Prairie Voices are heard again: 2021 Review.

Chris Roehrich

Prairie Voices is a creative magazine of artwork, poetry, and prose from CLC students that releases every April. Clad in bright blue and orange drapery, the 2021 Prairie Voices literary magazine has won second place in the 2021 Community College Humanities Association Annual Literary Magazine Contest. While it is a feat the magazine has achieved in previous years, this past year has shown that Prairie Voices can stand the test of time.

Nick Schevera, a CLC humanities instructor and advisor for Prairie Voices, commented on his experiences throughout his time leading the magazine.

“[The magazine] began 30 years ago under one instructor, and now I am its primary instructor,” said Schevera. “We begin receiving submissions [for the following year’s edition every] April, and we continue until the 3rd of December. There’s an annual reading reception for students once it is released in April at the auditorium in room A011, the basement of A-wing still within the original buildings of the campus.”



Nick Schevera

Schevera believes it is important for students to have an outlet to show off their work.

“This is one of the few opportunities students will get to have their writings published,” said Schevera. “Through creative writing [and] poetry, this is a way to prepare work for publication so that they can take what they’ve already written through this outlet and venue to have works seen. Recognition is an honor.”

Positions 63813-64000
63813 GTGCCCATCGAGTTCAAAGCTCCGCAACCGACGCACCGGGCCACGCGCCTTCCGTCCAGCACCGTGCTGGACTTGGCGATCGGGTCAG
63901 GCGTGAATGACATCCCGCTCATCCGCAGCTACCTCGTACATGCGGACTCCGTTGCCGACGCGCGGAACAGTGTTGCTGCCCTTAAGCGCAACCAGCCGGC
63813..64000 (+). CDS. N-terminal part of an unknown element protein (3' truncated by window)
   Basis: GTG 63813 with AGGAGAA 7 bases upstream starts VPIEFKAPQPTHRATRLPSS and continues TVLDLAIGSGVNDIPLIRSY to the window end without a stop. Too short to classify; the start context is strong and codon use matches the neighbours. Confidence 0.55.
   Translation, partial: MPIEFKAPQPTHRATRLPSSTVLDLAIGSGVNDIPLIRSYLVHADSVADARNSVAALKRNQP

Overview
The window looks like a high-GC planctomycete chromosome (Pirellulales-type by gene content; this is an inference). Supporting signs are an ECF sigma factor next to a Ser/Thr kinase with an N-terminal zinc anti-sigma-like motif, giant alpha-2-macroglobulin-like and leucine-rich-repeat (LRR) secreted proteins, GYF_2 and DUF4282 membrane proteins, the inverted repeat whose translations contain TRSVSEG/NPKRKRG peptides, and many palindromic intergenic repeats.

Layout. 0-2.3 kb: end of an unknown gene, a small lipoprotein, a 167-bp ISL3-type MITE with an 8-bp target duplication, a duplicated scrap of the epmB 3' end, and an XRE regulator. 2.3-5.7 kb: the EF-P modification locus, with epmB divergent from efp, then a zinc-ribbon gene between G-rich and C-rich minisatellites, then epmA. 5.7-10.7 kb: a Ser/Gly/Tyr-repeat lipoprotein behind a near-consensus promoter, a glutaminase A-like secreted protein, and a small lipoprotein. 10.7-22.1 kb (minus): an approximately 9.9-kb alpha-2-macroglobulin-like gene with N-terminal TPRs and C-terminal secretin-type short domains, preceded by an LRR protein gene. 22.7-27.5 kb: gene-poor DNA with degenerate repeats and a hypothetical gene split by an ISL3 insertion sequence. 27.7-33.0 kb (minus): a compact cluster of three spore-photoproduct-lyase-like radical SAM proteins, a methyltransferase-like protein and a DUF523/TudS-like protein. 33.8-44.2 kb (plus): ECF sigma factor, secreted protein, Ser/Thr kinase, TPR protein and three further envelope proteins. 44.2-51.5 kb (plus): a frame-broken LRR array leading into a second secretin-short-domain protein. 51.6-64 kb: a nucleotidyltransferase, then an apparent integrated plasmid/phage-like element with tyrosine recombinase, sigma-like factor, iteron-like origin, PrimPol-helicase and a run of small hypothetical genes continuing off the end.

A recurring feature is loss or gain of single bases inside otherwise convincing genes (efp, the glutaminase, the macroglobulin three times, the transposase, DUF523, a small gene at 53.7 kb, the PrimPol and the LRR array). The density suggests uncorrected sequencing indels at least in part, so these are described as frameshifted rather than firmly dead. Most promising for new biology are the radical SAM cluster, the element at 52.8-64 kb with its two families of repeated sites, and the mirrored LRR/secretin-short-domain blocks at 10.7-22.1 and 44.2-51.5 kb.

Schevera discussed his lack of plans to move Prairie Voices to an online format.

“[I] believe people want a physical hard copy,” said Schevera. “Never a question, Prairie Voices will stay in hardcover or paperback form.”

Schevera and the selection committee receive many submissions each year for the magazine, while only a select few will be chosen.

“20 -30 writers were published in the last edition,” said Schevera. “That’s usually the number the committee goes for, but we could say that [one or two] out of five submissions get published. We try and keep the competition open.”

Despite Prairie Voices’ long-standing history of success, the magazine has had its share of obstacles. Recently, the magazine had some issues regarding the financing of the publication.

“What happened was a conflict arose with the funding and payment aspects of the magazine,” said Schevera. “Student’s fees from enrollment and registration were paying for the publication; there was also a [charge to purchase the magazine once released]. It was changed so that there’s no need for students to pay twice in registration and a purchase fee.”

Dean of Student Life Gabriel Lara had some insight on the issue and how they resolved it.

“When I became Dean last year, I took a closer look at [how] we distributed funding to student organizations or other entities who use student activity fees,” said Lara. “Overall, we encumbered more money than being used, which created inequity in the way we support all our students. Instead of encumbering funds (where we give groups a certain amount of money and hope it is used by the end of the academic year), I zeroed out all the accounts. I wanted to create a more equitable way of distributing [funds] that put students first.”

Dean Gabe Lara

Overall, Schevera is delighted with the outcomes of Prarie Voices this year and years prior.

 “[It has been] a good decade for the campus writing and arts divisions,” said Schevera.

Copies of Prairie Voices are available in the Communication/Arts Division Office – B213.